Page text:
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from Wikipedia, the free encyclopedia


Mammography is the process of using low-dose X-rays (usually around 0.7 mSv) to examine the human breast.

It is used to look for different types of tumors and cysts.

Mammography has been proven to reduce mortality from breast cancer.

No other imaging technique has been shown to reduce risk, but self-breast examination (SBE) and physician examination are essential parts of regular breast care.

In some countries routine (annual to five-yearly) mammography of older women is encouraged as a screening method to diagnose early breast cancer.

Like all x-rays, mammograms use doses of ionizing radiation to create the image.

Radiologists then analyze the image for any abnormal growths.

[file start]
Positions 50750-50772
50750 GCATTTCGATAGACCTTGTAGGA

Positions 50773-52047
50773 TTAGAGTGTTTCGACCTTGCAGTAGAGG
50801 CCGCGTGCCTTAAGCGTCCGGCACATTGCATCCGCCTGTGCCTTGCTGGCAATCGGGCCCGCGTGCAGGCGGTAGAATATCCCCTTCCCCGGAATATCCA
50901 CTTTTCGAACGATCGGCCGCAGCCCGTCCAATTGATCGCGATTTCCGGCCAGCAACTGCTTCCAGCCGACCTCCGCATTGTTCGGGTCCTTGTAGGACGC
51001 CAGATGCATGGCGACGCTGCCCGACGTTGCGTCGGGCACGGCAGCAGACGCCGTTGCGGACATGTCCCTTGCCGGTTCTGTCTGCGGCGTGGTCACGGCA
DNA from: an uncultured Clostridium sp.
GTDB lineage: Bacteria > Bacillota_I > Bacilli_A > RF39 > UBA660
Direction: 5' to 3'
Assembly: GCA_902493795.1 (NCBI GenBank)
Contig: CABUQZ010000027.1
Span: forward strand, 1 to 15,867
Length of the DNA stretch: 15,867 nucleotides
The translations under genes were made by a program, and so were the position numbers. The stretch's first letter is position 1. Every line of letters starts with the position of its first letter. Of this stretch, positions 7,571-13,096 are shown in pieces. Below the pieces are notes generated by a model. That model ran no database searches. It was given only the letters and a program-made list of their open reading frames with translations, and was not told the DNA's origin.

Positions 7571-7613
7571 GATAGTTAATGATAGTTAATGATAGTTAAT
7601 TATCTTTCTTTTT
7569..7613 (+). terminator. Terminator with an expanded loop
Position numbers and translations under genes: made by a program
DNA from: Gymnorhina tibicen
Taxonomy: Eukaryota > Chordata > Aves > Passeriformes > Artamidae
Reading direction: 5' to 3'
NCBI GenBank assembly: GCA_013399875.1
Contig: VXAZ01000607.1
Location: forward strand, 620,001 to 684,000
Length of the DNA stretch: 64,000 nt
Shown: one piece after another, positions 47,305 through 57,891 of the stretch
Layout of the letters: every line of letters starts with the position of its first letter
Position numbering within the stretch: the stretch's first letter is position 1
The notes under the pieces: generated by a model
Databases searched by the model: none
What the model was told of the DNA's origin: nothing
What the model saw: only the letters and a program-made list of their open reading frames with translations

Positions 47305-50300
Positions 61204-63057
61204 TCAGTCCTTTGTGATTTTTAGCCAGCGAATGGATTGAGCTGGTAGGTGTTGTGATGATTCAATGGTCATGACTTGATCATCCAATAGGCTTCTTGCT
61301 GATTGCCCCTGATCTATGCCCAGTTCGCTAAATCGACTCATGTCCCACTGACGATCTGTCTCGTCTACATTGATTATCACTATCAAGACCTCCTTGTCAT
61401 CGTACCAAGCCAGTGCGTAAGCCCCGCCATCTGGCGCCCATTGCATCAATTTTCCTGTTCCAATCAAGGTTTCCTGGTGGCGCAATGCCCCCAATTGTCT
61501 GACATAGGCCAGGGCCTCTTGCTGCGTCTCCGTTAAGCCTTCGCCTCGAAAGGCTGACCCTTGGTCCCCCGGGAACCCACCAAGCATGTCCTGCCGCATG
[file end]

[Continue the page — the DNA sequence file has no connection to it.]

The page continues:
It is normal to use longer wavelength X-rays (typically Mo-K) than those used for radiography of bones.

At this time, mammography along with physical breast examination is still the modality of choice for screening for early breast cancer.

Note:   The above text is excerpted from the Wikipedia article "Mammography", which has been released under the GNU Free Documentation License.
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November 30, 2015

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updated 12:56 pm ET